26th November 2014



Marking of Products, Packaging, Literature and Websites

It is very important to mark your products, their packaging, any associated literature (i.e. manuals, technical guides, marketing materials, etc.) and/or relevant pages of your website with marking information relating to your Intellectual Property Rights (IPRs).

Third parties are made aware of your having the IPRs identified, and this has the advantage of maximising the deterrent effect of your IPRs – which effect is unquantifiable and, typically, deters from infringing your IPRs all but the most determined infringers.  Importantly, for registered IPRs (such as Patents, Registered Designs and Trade Marks) marking maximises damages following enforcement of your IPRs, as marking removes the ‘Innocent Infringer’ defence, which might otherwise be used to mitigate damages awarded against the infringer.  However, please note the last paragraph on false marking.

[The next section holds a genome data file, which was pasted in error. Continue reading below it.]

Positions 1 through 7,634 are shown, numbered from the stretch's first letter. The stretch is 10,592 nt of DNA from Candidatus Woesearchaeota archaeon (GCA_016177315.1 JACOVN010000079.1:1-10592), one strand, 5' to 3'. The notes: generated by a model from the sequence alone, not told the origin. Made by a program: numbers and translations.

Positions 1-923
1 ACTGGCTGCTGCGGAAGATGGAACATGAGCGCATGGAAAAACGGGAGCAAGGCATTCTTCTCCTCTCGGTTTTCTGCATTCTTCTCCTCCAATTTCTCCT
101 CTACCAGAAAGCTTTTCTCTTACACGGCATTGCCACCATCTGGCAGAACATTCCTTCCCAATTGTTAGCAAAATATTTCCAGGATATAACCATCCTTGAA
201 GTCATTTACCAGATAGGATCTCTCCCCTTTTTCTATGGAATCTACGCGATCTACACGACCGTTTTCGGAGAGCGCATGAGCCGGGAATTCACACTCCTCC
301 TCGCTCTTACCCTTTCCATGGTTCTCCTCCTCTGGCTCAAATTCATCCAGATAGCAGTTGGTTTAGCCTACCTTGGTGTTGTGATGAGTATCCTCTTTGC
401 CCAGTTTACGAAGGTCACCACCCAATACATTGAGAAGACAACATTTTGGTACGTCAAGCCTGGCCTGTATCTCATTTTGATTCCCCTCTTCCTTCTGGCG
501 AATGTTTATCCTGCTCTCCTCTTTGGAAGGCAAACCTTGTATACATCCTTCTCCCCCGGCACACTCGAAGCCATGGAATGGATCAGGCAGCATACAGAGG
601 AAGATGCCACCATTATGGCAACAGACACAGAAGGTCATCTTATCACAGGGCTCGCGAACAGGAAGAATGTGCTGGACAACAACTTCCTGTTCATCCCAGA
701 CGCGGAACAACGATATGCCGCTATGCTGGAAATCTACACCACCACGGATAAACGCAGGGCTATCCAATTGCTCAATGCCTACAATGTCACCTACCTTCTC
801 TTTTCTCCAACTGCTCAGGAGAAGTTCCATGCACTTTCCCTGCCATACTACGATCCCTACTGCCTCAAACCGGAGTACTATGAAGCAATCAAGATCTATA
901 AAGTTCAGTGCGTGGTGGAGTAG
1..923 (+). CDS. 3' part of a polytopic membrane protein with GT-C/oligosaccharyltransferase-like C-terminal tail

Recommended Marking

The following provides various acceptable forms of marking for the IPR in question. 

  • Patents:
    • GB [patent application number or publication number]
    • Patent applied for: GB [patent application number or publication number]
    • Patent No. GB [patent number, e.g. 1234567]
    • www.[companywebsite]/Patents - New 1 Oct. 2014!
  • Trade Marks: 
    • ®
    • ™ (but no legal significance in UK)
  • Registered Designs
    • GB [Design No.]
    • GB Registered Design No. [number]
    • cf. change in law for Patents as no analogous website marking!
  • Copyright © & Unregistered Design Right:
    • © [your name/employer’s name] [Year]


False Marking

Beware of false marking.  It has various forms, but if you do not hold the IPRs with which you are marking your products, etc., then you may face criminal prosecution for that offence. 


Bookmark and Share